By Theophilus Kwek (12A01B)
By 5 p.m. it was still hard to tell which way the match would swing. The hot, muggy afternoon seemed to drown our cheers, and our opponents’ insistent drumbeats showed no sign of stopping. On the pitch, the girls were clearly exhausted, with lost leads and ineffectual attacks from both teams.
On 2nd May, a small band of us was in the stands at Serangoon Junior College, urging on the Raffles girls’ soccer team in their semifinals against Millenia Institute. Joining our motley crew – of classmates, juniors and the boys’ soccer team – were a number of alumni and curious onlookers who’d elected to cheer on our side.
It was already the second half, and our hoarsening voices were little match for the cheers from the ranks of blue uniforms on the other half of the stadium. The match didn’t seem to be particularly in our favour, and, if not for the dogged verve of the soccer girls (and the cheerful optimism of fresh supporters who trickled in to join us), many would have lost heart.
That, of course, and the stream of tweets that came in, real-time, from the team’s unofficial Twitter account, @rjsoccergirls. From where we were there was no sign of which of the girls on the bench was responsible for the updates, but the fervent hope that guided the team through all their previous matches was unmistakable : “@rjsoccergirls: 58’ – so u think u can head the ball? so can we!” And, in the next minute: “@rjsoccergirls: 59’ – our corner! Let’s make full use of it!”
The match progressed into extra time on a nil-nil score. “0’ – a good start!”, came the tweet as the girls returned to the game. “4’ – play ur game, girls! Don’t panic. Don’t rush.” Initial excitement among the supporters calmed as the match seemed to settle into the same tense balance as before. But a twinge of desperation soon grew obvious, and the team’s frustration was palpable from the stands. “Painful to watch,” posted @rjsoccergirls after twenty minutes of extra time. “As the clock ticks on and time runs out…still no goal…”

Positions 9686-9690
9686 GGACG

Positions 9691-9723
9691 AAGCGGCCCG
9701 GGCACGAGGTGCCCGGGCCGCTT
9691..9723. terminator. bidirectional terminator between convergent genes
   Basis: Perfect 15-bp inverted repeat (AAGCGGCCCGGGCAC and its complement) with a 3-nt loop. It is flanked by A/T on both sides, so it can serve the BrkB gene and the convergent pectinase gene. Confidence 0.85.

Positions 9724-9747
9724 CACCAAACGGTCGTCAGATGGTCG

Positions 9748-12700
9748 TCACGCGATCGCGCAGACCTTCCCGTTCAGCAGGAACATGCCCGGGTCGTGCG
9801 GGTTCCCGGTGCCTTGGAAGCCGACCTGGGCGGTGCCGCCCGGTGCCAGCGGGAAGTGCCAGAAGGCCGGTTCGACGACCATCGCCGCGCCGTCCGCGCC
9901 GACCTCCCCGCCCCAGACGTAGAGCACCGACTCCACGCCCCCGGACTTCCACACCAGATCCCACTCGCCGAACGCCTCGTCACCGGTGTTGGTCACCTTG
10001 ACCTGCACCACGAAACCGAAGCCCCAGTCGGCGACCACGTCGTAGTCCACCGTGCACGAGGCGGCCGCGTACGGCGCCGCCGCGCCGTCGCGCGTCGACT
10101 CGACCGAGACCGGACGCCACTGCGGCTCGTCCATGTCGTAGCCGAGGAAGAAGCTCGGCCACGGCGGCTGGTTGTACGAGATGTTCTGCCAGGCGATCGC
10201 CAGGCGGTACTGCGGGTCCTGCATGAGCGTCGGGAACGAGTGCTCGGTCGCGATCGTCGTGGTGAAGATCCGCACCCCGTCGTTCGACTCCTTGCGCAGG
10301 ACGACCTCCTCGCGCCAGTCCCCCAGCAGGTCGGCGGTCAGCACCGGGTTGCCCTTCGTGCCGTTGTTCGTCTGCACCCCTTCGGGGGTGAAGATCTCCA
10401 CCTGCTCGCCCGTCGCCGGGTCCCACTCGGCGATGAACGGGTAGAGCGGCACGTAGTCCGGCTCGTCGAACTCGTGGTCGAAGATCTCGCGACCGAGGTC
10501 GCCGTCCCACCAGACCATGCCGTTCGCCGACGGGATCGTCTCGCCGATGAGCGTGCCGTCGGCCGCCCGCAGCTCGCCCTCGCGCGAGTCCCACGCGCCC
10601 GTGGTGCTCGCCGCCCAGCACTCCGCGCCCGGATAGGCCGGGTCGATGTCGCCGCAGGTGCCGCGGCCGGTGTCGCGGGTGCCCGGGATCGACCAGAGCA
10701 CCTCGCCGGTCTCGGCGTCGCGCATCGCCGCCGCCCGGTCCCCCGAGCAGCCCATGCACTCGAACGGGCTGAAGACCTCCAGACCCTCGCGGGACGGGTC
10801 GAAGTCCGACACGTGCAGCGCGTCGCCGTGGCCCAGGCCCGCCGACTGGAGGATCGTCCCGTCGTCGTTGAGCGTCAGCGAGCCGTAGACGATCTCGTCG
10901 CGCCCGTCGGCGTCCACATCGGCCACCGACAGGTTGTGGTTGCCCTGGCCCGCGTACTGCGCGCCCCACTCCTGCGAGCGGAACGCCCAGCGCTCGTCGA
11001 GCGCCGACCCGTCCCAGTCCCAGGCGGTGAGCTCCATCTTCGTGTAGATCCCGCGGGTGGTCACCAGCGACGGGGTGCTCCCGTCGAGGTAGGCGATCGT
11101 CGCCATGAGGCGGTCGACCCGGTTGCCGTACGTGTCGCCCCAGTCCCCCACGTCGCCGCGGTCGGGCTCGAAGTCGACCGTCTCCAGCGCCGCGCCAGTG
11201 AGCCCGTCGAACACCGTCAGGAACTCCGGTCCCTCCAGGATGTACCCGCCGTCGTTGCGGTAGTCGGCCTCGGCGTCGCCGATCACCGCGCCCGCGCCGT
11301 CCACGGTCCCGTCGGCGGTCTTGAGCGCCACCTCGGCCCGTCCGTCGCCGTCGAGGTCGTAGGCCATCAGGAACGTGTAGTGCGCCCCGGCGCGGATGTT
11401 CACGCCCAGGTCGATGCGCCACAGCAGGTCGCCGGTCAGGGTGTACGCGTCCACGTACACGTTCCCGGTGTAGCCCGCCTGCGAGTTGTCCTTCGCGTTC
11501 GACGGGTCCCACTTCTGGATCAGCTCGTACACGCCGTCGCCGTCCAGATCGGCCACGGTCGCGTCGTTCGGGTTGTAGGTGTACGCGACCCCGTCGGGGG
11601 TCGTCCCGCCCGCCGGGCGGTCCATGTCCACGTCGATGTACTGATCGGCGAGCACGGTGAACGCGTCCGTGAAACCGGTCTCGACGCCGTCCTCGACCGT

Finally the whistle blew, and both teams congregated round their benches, spent. With the score still at nil-nil, the result of the match – and which school would move onto the final at Jalan Besar – would be decided in a penalty shootout.
Relieved that the girls hadn’t conceded, but anxious to see how the next, decisive minutes would turn out, the supporters linked arms on the stands, as did the junior team, alumni and reserve players on the pitch. The stadium, ringing with encouragement from both sides, fell into a hush.
First kick from Millenia – saved.
First kick from Raffles – a goal. The team and their supporters broke into cheers.
Second kick from Millenia – not saved. The other half of the stadium erupted, and both teams were even now.
Second kick from Raffles – saved. Third kick from Millenia – not saved. Third kick from Raffles – missed. Fourth kick from Millenia – missed. Fourth kick from Raffles – missed again. We waited with bated breath.
Fifth kick from Millenia – saved. Fifth kick from Raffles – a second goal! Both teams were even again, and victory depended on whichever team could land the next goal –
– and we did. The reality of what had just happened didn’t hit us as we cavorted on the stadium steps, nor as we ran across the pitch through the hastening drizzle to congratulate the team. Not even as, jumping and crying, they ran to shake the hands of the MI team, and the results were announced over the speakers.
But it was official: for only the second time in the team’s history, and with absolutely no experience in the C- or B-division, the Raffles soccer girls were through to the finals. As Cheng Lynn posted later that evening on the ‘RJC Batch of 2012’ Facebook group, they had certainly “defied the odds”.
The girls will be playing their finals at Jalan Besar Stadium next Tuesday, 8th May, at 5pm.